What a difference a multi-capability kiosk makes

In January 2014, Baptist Health, a three-hospital faith-based system serving Central Alabama, announced the rollout of patient self-registration solutions that kiosk-software company Clearwave developed with its vendor partners Posiflex, Acuant and Image Manufacturing Group (IMG). Patients can use the kiosks at Montgomery Cancer Center, Carmichael Imaging, Montgomery Breast Center, Baptist Breast Health Center, Prattville Baptist Hospital, Prattville Imaging Center, Baptist Health Physician Group, and Baptist Medical Center South, including in the Emergency Department.

With self-service solutions, ease of use is the name of the game. Montgomery Cancer Center served as the first-adopter for the self-service technology. According to Jeri Pack, CHAM, Director, Revenue Cycle Solutions, Baptist Health, the average age of the 450 patients per day seen at the center is 62. “You would not think this type of technology would lend itself to cancer patients, especially given the high volume we treat,” says Pack, “but just the opposite is true.”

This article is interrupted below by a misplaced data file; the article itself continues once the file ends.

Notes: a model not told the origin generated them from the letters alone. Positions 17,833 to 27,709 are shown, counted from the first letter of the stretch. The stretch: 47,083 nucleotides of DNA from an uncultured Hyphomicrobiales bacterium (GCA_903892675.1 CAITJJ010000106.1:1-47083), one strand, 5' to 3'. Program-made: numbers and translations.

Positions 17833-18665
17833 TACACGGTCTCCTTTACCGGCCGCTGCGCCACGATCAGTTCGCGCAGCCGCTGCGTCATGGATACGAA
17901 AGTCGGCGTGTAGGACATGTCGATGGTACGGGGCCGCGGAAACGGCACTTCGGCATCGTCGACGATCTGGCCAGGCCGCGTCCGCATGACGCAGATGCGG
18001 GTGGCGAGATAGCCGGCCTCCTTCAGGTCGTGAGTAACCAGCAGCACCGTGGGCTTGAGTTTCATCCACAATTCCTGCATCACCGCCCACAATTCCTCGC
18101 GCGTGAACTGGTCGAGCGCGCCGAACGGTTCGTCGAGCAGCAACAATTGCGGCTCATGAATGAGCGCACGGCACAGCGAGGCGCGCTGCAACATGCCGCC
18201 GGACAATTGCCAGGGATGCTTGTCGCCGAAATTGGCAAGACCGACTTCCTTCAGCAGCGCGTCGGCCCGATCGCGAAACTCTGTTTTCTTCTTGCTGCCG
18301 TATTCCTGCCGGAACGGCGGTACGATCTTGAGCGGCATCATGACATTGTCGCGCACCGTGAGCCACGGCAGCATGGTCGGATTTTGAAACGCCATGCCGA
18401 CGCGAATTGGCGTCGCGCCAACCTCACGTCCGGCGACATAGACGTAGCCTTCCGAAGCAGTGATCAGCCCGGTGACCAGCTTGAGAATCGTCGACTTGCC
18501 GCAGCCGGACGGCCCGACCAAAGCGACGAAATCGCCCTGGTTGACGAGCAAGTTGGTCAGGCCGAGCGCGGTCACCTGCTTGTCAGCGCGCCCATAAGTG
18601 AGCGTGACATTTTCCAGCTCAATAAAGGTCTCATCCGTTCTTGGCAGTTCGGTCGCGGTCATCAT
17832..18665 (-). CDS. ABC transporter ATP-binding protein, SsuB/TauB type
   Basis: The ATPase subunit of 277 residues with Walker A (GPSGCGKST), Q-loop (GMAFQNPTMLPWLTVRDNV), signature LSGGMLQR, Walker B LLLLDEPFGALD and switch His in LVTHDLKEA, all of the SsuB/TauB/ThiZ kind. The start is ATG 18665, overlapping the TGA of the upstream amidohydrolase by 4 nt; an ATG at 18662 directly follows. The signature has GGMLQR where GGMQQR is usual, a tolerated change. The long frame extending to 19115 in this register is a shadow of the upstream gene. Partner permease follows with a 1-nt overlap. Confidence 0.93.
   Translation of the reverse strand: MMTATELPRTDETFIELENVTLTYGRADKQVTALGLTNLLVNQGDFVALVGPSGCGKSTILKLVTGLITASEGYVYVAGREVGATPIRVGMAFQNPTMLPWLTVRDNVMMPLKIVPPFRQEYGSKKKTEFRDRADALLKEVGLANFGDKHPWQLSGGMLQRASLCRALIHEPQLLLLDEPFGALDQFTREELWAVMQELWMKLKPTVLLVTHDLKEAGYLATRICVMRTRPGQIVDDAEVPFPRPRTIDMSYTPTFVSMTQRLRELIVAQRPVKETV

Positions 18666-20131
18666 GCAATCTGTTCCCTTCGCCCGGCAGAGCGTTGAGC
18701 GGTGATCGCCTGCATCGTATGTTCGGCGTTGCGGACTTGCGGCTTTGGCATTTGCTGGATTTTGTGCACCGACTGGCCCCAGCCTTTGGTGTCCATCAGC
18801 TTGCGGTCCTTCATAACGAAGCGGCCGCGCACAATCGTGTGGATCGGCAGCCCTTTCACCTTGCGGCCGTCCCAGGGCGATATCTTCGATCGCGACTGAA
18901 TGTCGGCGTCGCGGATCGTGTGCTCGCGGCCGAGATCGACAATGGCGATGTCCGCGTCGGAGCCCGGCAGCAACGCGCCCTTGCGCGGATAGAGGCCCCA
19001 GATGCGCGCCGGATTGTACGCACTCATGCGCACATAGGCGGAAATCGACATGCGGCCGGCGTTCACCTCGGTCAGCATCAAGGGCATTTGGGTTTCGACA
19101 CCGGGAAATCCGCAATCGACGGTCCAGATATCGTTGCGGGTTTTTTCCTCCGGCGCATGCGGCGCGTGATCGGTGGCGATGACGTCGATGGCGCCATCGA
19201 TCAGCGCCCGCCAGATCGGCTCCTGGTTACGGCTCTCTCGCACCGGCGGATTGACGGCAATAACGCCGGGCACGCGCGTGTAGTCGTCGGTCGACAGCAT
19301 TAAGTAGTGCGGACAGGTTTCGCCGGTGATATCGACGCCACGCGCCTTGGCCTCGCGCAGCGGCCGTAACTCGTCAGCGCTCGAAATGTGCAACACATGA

“Their average check-in time at the kiosk is just over two minutes,” says Pack. “A registrar can’t work that fast with a high level of accuracy, but our kiosks can.”

The self-check-in kiosks have also helped the staff to reduce their involvement with frequent and time-consuming activities, such as inputting basic information and dealing with duplicate records.

“Our kiosks do not replace staff,” says Pack. “They enhance what they can do, and they enable us to provide new services such as true financial counseling on the front end.

”And rule No. 1 is that patients are never left hanging. “There is not a single location where we have a kiosk that we don’t have a real, live human being that can help the patient,” says Katrina Belt, Baptist Health CFO.

Key features of the Baptist Health kiosk systems were developed by a unique industry partnership and crafted with the healthcare provider and the patient in mind:

Clearwave, a leading provider of self-service kiosk registration and eligibility verification solutions: Automates eligibility verification and greatly reduces the time patients spend checking in and sitting in the waiting room.

Posiflex, a maker of point-of-service (POS) and industrial touch terminals and hardware: The nearly indestructible Posiflex terminals are fanless, come in various configurations and sizes, and are capable of having privacy filters added.

Acuant (formerly Card Scanning Solutions), a leading image-processing and OCR software company: Instead of requiring someone at the kiosk to type out their first name, last name and date of birth, the person can just scan all of that information using Acuant’s OCR technology, the same kind of technology used for scanning passports.

IMG, a design and manufacturing company: provides a high level of customization and functionality in a branded, aesthetically pleasing and easily functional unit; clients include United Airlines and Delta.